Shock waves have been emanating from Grenoble ever since mid-September, when U.S. tech giant Hewlett-Packard Co. () announced it would eliminate more than 1,200 jobs in France. A big chunk of the cuts is likely to come from this pleasant city of 425,000 in the French Alps, where HP employs 2,400 people, about half its French work force. Angry HP workers poured into the streets when they learned of the plan, and Grenoble's mayor on Sept. 20 led a delegation to HP's Palo Alto headquarters, where he received a polite but noncommittal reception.
The protests didn't stop there. HP's European brass were summoned to Paris on Sept. 26 for a meeting with France's Labor Minister. Prime Minister Dominique de Villepin suggested that companies might be required to sign a "code of conduct" limiting their ability to lay off workers if, as in HP's case, the government financed road works and other improvements benefiting their factories. President Jacques Chirac even asked the European Commission to intervene, although his request was quickly rebuffed. HP, for its part, appears undeterred. "We all know how politicians are. For better or for worse, this has provided them a platform to get some air time. But we don't feel it's going to impact our ability to do what we've announced," Todd Bradley, executive vice-president of HP's Personal Systems Group, told an investors' conference in San Francisco on Sept. 22.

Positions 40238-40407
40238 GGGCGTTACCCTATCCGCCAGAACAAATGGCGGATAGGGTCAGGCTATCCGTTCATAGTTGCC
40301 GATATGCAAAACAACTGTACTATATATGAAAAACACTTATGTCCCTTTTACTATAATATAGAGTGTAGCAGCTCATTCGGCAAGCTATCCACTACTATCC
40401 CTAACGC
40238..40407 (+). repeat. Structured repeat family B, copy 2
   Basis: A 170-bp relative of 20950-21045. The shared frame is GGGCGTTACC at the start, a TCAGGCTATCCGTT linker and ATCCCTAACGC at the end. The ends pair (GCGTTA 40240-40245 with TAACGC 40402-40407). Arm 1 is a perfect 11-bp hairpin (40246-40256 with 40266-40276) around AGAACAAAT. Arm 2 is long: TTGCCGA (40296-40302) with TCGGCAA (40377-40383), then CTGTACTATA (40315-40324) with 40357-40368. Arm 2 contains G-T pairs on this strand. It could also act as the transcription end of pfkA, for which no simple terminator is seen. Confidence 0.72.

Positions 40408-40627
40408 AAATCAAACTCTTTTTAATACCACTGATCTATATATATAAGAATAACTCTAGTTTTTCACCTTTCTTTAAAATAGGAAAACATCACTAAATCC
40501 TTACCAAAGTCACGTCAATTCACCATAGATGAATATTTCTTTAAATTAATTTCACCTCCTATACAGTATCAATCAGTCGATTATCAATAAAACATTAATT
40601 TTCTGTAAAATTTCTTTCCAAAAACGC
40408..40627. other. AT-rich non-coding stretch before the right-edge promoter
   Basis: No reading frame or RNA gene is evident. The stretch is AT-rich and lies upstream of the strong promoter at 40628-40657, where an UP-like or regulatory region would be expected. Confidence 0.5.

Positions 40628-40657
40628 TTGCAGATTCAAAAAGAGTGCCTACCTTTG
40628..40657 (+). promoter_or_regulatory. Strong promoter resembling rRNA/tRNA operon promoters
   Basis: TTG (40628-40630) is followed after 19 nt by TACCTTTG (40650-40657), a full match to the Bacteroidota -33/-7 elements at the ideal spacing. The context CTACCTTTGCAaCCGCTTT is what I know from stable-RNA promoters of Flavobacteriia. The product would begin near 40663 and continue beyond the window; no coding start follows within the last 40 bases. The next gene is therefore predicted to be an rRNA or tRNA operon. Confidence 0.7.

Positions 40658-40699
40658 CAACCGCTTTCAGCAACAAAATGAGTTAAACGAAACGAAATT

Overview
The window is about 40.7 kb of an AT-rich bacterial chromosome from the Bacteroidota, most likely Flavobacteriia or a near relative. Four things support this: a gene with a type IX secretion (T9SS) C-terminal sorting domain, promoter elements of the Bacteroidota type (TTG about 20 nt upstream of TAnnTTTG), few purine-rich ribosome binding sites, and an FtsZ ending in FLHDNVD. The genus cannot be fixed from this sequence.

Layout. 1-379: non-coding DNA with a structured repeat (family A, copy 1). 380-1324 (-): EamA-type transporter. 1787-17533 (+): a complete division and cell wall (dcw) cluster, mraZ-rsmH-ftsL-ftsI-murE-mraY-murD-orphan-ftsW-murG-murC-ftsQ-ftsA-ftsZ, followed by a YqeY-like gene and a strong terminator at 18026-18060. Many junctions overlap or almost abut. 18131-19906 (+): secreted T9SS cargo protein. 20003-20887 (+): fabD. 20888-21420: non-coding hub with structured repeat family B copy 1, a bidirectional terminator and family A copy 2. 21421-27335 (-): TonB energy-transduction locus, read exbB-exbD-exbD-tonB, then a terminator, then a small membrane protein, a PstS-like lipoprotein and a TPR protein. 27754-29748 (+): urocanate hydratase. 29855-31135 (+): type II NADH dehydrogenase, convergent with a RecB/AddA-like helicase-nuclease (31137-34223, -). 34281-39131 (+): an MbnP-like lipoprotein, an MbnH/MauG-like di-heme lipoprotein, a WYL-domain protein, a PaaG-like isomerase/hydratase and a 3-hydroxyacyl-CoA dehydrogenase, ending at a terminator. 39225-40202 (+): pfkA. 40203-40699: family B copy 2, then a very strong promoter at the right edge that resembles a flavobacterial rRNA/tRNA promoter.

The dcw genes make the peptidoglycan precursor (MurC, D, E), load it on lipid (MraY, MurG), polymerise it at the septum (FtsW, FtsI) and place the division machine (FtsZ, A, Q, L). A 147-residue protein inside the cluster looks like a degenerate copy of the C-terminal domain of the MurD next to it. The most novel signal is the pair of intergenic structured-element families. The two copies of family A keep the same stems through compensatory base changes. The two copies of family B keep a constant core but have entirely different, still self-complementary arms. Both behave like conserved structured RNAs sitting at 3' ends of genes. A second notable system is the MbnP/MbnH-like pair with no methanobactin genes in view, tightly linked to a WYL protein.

Grenoble seems an unlikely site for such an uproar. For more than a decade it has billed itself as France's answer to Silicon Valley -- and with good reason. It is a world-class research center, with scores of public and private labs studying everything from advanced materials to microelectronics. In valleys leading out of the city, cow pastures have given way to office parks and gleaming factories run by multinationals such as Royal Philips Electronics () and STMicroelectronics (), as well as successful local companies such as Sofileta, a manufacturer of high-tech industrial textiles, and IT company Groupe Silicomp. At 8.7%, Grenoble's unemployment rate is well below the national average of 10.1%. The tech workforce of 25,500 is set to grow over the next few years as Grenoble and the surrounding Is?re region get a major infusion of aid from Paris to encourage nanotechnology research and development. "Can the local economy absorb the shock from HP? Yes," says Jean-Paul Giraud, president of the Agency for Studies and Promotion of Is?re.